Sunday, June 15, 2008

Adrian McKinty on English self-loathing and faux Celts

Adrian McKinty pinch-hits for Declan Burke on Crime Always Pays and delivers a ringing defense of the classic English fictional detective. He offers that sophisticated, smart, unruffled figure as a kind of Mulliner's Buck-U-Uppo for a national self-esteem battered by hooliganism, economic recession, colonial guilt and Hugh Grant. It's the sharpest and funniest piece of sociological analysis you will read all day, and you can read it all here.

© Peter Rozovsky 2008

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10 Comments:

Blogger Loren Eaton said...

"Irish indeed is the default nationality for uncomfortable Englishmen everywhere."

Pure gold ...

June 15, 2008  
Blogger GJG said...

Ihave to admit upon hearing the suggestion one should identify with the older English Detectives, my mind went immediately to Holmes, and then perversely up popped the image of Mrs. Marple----I need to go lay down now----

June 15, 2008  
Blogger Declan Burke said...

I'd never imagined Marlowe as 'English' until I read this ... but suddenly a lot of things fell into place. Yon McKinty's a perceptive man. Cheers, Dec

June 15, 2008  
Blogger Peter Rozovsky said...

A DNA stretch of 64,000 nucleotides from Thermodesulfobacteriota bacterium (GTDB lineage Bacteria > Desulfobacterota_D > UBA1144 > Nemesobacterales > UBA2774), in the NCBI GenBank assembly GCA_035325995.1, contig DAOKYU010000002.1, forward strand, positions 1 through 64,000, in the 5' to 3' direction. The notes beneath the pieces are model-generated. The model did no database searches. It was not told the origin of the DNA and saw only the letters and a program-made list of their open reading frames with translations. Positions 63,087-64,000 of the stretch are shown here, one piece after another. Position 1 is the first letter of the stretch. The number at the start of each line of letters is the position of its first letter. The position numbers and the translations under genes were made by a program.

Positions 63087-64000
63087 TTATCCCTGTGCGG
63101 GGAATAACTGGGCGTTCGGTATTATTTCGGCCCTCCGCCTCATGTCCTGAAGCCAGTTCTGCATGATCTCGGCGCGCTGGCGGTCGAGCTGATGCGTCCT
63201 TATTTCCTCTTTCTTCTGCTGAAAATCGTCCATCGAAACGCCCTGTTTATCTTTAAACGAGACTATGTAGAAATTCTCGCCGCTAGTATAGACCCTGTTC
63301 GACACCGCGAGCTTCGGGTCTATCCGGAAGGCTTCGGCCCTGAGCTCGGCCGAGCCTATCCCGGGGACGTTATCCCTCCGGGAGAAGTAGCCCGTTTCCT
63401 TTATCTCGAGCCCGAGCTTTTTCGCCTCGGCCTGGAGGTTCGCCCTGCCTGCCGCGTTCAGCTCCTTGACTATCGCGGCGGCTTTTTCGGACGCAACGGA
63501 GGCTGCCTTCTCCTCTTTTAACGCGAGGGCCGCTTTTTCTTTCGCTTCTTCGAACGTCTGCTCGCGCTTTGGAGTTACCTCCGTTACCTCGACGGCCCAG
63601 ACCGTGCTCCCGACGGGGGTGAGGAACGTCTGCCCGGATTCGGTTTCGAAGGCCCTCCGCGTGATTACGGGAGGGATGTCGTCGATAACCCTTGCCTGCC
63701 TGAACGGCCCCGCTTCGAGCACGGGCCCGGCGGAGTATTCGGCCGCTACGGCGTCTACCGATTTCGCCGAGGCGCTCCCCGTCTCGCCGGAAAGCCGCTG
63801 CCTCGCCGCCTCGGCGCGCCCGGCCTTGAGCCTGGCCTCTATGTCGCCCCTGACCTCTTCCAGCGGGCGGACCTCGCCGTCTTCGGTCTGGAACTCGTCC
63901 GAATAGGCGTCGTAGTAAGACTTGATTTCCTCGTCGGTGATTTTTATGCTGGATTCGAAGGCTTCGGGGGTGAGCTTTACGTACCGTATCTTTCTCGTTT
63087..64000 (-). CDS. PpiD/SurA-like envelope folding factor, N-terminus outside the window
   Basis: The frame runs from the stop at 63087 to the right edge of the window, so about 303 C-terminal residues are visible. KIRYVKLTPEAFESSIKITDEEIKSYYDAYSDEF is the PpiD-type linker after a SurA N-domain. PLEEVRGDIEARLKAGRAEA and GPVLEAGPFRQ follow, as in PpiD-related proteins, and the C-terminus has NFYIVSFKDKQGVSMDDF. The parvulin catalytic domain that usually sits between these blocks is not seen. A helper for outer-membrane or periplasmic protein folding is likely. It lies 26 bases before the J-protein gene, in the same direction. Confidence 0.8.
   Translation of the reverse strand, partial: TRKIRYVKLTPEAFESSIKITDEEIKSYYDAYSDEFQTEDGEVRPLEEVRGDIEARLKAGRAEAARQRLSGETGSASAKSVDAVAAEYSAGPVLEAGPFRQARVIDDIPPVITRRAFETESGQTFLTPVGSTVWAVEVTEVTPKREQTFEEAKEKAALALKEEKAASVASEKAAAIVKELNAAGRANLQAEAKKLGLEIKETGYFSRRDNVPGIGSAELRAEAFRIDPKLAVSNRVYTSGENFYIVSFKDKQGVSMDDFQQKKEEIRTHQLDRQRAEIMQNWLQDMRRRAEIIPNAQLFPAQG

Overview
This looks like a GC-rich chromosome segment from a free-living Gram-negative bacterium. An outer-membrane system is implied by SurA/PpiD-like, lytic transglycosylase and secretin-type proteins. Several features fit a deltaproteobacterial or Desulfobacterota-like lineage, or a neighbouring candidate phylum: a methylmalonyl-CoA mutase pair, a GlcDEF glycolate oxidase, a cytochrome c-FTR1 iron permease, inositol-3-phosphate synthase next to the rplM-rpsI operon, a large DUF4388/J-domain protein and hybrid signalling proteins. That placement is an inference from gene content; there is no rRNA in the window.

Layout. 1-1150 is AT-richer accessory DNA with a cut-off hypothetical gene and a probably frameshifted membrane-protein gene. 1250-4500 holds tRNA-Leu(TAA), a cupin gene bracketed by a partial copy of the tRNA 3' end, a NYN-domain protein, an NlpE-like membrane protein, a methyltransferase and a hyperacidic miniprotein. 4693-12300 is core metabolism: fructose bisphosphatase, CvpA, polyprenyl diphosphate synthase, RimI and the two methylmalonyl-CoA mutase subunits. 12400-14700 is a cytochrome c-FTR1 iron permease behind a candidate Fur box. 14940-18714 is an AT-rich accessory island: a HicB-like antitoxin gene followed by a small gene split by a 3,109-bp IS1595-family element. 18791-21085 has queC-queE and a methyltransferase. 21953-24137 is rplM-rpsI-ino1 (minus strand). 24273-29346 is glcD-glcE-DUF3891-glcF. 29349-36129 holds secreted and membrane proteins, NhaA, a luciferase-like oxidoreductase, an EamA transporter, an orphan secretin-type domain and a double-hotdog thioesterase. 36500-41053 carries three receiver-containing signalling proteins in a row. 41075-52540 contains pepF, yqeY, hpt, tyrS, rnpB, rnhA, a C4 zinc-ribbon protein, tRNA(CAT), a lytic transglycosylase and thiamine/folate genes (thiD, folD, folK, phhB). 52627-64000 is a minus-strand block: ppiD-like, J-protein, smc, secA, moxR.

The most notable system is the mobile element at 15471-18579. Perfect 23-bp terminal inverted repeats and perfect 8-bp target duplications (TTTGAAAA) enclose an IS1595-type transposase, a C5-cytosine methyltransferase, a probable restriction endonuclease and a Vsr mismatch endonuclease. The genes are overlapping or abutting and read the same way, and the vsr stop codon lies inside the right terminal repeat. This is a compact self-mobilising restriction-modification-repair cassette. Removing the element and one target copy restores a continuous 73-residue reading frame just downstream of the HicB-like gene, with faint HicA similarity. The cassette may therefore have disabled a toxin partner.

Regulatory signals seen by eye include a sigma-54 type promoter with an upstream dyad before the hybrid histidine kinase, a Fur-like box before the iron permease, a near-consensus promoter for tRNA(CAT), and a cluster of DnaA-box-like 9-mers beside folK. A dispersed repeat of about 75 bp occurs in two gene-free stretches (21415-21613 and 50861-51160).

Gjg, I hope you will not be tortured by dreams of John Bull wearing a deerstalker and smoking a pipe, and of Miss Marple sitting on the throne.

June 15, 2008  
Blogger Peter Rozovsky said...

Declan, I think in particular of the gentlemanly fashion in which Marlowe drapes a coat across the naked Carmen Sternwood's shoulders in The Big Sleep. Pure English-style courtliness at its finest. He doesn't even leer at her.

June 15, 2008  
Blogger Peter Rozovsky said...

Loren, I knew that Americans liked to ape the Irish, or at least to do so one day a year, but I didn't know the English envied them. And the notion of uncomfortable as a national epithet is delicious, isn't it?

June 15, 2008  
Blogger Loren Eaton said...

Quite. And yet poignant, too. I studied for a couple months in the UK one summer, and one of my (American) professors said the country was quietly becoming one huge museum to good days gone by.

June 15, 2008  
Blogger Peter Rozovsky said...

"Uncomfortable" makes me think of the apologetic tone with which a conductor asked for my ticket the first time I rode a double-decker bus in London. It was touching, actually.

June 15, 2008  
Anonymous Anonymous said...

Good piece of analysis, but mckinty's missed the boat, its way too late to reform the english. today's yoof dont read books anymore either in school or anywhere else...toby p.

June 19, 2008  
Blogger Peter Rozovsky said...

McKinty does write that reading has become almost a cult behavior. Perhaps he would argue, then, that while English yoof might be beyond help, older folks who still read might take some comfort from his prescription. What the hell, at least they can get a laugh out of it.

June 19, 2008  

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